EFF leader Julius Malema today used the party’s Tshela Thupa (whip) rally at the Peter Mokaba Stadium in Polokwane, Limpopo, to blast ANC ministers.
He labelled them blessers and said they peed on themselves when drunk.
“Those ministers must be warned,” Malema told multitudes of EFF supporters. “They stole the money of our people for the last time in this election.
“There is one minister I know very well – when he is drunk, he pees on himself, yet he behaves like he is some guru in politics,” Malema added. “If he continues to be tjatjarag we shall release his photo before August 3.”
This left the crowd in stiches.
Malema said his party would use Wednesday’s local government election to unveil the tombstone of the ANC.
“It is long dead,” Malema said. “It is buried with Nelson Mandela in Qunu.”
Malema alleged that the ANC had spent more than R1 billion in its election campaign.
He was referring to the fact that Nomvula Mokonyane had let this number slip while campaigning in Cape Town. The exchange was recorded and broadcast on Radio 702.
ANC spokesperson Zizi Kodwa, however, then said that only treasurer-general Zweli Mkhize was allowed to speak about such issues and said action could be taken against Mokonyane on the matter.
Mkhize tried to brush it off, saying it was incorrect. He declined to provide the correct figure, merely explaining that Mokonyane had been making some sort of joke and that it was a figure of speech.
Malema was obviously unconvinced.
“They said to you that they don’t have money for free education. Imagine if they had taken that R1 billion and given it to students.”
He told the party’s faithful that the EFF had not spent more than R10 million on its election campaign.
“The money is from the Independent Electoral Commission, parliament and the loan we took from Standard Bank,” Malema said.
He claimed that the ANC was always addressing the same audience at its rallies.
He said President Jacob Zuma went to speak to Gauteng people twice in less than two months.
“The difference is the date and stadiums,” Malema said. “But is the same mobile audience. We don’t repeat audiences. We are not orators. We are communicators.”
Malema was referring to the ANC’s Gauteng manifesto launch at the FNB Stadium in Soweto and Sunday’s Siyanqoba (we are winning) rally at Ellis Park in Johannesburg. Zuma delivered the keynote address at both rallies.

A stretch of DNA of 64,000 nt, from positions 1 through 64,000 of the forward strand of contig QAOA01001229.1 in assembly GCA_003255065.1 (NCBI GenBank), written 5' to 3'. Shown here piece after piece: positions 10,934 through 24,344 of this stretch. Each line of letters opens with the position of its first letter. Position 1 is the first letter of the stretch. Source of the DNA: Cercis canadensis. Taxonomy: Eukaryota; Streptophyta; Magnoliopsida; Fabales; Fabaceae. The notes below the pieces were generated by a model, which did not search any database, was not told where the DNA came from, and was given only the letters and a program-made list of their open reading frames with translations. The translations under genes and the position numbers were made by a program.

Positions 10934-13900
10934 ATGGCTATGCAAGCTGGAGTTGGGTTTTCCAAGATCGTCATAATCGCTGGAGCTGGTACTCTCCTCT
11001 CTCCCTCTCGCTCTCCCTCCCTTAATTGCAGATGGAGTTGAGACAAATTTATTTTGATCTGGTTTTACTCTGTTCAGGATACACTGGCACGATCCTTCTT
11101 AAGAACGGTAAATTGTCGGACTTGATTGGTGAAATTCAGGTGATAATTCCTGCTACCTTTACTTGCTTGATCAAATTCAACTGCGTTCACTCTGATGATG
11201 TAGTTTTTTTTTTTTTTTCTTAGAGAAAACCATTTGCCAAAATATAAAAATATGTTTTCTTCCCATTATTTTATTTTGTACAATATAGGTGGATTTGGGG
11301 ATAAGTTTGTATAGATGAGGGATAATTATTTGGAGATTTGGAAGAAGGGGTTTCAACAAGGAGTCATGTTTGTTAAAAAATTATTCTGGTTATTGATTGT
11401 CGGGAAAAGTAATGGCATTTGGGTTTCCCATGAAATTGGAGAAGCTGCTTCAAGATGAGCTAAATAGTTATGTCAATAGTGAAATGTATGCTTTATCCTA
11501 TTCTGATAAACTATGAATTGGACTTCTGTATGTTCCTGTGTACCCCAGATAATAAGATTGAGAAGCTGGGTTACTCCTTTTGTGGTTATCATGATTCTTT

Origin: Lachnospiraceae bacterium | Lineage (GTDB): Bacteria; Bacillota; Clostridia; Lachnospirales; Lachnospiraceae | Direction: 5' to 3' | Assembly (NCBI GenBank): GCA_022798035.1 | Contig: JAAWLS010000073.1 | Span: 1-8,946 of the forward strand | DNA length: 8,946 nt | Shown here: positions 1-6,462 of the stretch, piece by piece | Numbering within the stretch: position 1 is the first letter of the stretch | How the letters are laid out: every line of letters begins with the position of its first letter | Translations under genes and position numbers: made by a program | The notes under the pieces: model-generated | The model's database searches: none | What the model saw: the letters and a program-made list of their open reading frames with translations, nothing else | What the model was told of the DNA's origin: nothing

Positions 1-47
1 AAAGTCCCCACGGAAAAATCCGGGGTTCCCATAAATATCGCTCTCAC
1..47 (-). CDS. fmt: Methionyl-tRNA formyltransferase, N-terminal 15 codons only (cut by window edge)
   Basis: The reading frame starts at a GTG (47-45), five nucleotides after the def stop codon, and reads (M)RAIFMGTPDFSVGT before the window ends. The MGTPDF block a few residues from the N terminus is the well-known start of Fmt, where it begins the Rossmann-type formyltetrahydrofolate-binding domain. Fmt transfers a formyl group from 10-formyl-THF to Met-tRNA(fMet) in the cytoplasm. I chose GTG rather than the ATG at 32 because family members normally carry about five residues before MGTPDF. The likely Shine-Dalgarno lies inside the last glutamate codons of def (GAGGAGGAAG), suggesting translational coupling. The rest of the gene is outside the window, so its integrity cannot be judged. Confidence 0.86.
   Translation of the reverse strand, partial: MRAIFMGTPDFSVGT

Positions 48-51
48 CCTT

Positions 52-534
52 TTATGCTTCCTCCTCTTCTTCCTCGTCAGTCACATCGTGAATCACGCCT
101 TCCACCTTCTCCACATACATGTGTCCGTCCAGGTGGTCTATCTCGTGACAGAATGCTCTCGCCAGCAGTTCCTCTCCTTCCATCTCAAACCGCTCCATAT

He said the EFF was the only party that could go toe-to-toe with the ANC.
“They are in Ellis Park today,” he said. “We are in Peter Mokaba. A party of three years is taking on a party of 104 years.”
He added that the EFF did not rely on celebrities for persuasion power and success.
“It does not rely on dodgy tenderpreneurs who must give us money in order to run successful campaigns,” he said.
He also boasted that he was addressing a sober audience, unlike the ANC.
“They are not here to see a celebrity,” Malema said. “They are not here for food parcels. They are here to show the ANC and everybody else that their time is over.”
The Tshela Thupa rally was a massive show of force by the EFF three days before the elections. Malema’s speech was shown by satellite link to supporters in Port Elizabeth, Eastern Cape, where a crowd of red-clad voters had gathered.
Their leader charged that the EFF was the only party that had never disrupted the campaign of any other political party.
“Even when they were beating us up, we never responded to violence with violence,” he said. “We knew that the power rest in the hands of our people.”
He called party agents to follow the IEC tomorrow when it conducted special votes.
“Party agents … you must not sleep,” said Malema.